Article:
Eskom, South Africa’s biggest polluter, has said emissions of particulate matter that cause chronic respiratory disease are at their highest level in two decades as the state power utility’s financial meltdown has seen it skip maintenance and has triggered strikes.
“The high emissions were mainly due to poor performance at power stations because of a lack of maintenance earlier in the year, which was exacerbated by the industrial action in June 2018,” the company said in its annual results presentation. “Plans are in place to improve both particulate emissions and water usage.”
Air pollution is becoming a key issue in South Africa. Residential areas near Eskom’s 15 coal-fired power stations have pollution levels that rival the most contaminated cities on the planet. Environmental activists are suing the government over breaching the constitutional right to clean air because of emissions from Eskom and chemicals company Sasol.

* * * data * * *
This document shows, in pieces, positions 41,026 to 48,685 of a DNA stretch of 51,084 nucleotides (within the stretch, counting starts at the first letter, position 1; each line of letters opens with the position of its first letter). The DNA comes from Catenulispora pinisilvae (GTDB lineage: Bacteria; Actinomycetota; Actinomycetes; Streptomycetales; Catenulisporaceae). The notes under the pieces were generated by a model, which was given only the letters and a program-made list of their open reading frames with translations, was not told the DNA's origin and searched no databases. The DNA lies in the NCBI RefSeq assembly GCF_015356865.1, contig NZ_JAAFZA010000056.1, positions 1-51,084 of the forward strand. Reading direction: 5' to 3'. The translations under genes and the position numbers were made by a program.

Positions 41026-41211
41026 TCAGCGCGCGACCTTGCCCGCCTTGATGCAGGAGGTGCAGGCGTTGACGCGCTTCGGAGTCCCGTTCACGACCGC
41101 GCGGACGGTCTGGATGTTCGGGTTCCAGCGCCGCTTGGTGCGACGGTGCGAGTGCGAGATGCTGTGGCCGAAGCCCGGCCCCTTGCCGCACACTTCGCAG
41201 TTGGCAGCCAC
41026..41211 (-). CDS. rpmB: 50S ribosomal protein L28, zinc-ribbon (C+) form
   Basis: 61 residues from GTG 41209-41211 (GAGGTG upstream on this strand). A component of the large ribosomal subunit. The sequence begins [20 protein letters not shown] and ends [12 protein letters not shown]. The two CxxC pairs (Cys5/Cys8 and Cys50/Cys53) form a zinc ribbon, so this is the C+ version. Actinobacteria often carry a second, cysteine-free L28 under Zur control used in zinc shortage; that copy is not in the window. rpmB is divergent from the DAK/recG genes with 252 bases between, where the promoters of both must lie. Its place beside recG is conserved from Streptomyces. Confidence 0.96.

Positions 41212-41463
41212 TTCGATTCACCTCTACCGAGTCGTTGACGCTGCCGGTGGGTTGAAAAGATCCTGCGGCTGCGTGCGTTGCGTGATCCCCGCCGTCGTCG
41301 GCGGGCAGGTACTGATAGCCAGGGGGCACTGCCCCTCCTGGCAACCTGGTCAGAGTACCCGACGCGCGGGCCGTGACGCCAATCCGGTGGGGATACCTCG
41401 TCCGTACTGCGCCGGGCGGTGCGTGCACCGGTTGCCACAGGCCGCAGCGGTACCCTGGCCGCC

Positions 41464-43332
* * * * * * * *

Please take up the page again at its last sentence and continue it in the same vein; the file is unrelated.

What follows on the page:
While the rise in pollution mainly came from the Kendal and Tutuka power plants, two of Eskom’s biggest, equipment that catches the particles, known as fabric filter bags, was damaged at four plants. Poor quality coal also heightened emissions at three stations.
The company’s particulate emissions surged to a measure of 0.47 kilograms per megawatt hour sent out in the year to March 31, almost double the 0.27 kilograms in fiscal 2018 and well above a 0.33 target. Water consumption jumped 8% to 1.41 liters per kilowatt hour sent out. The company posted a record loss in the year ended March 31 and has more than R440bn in debt.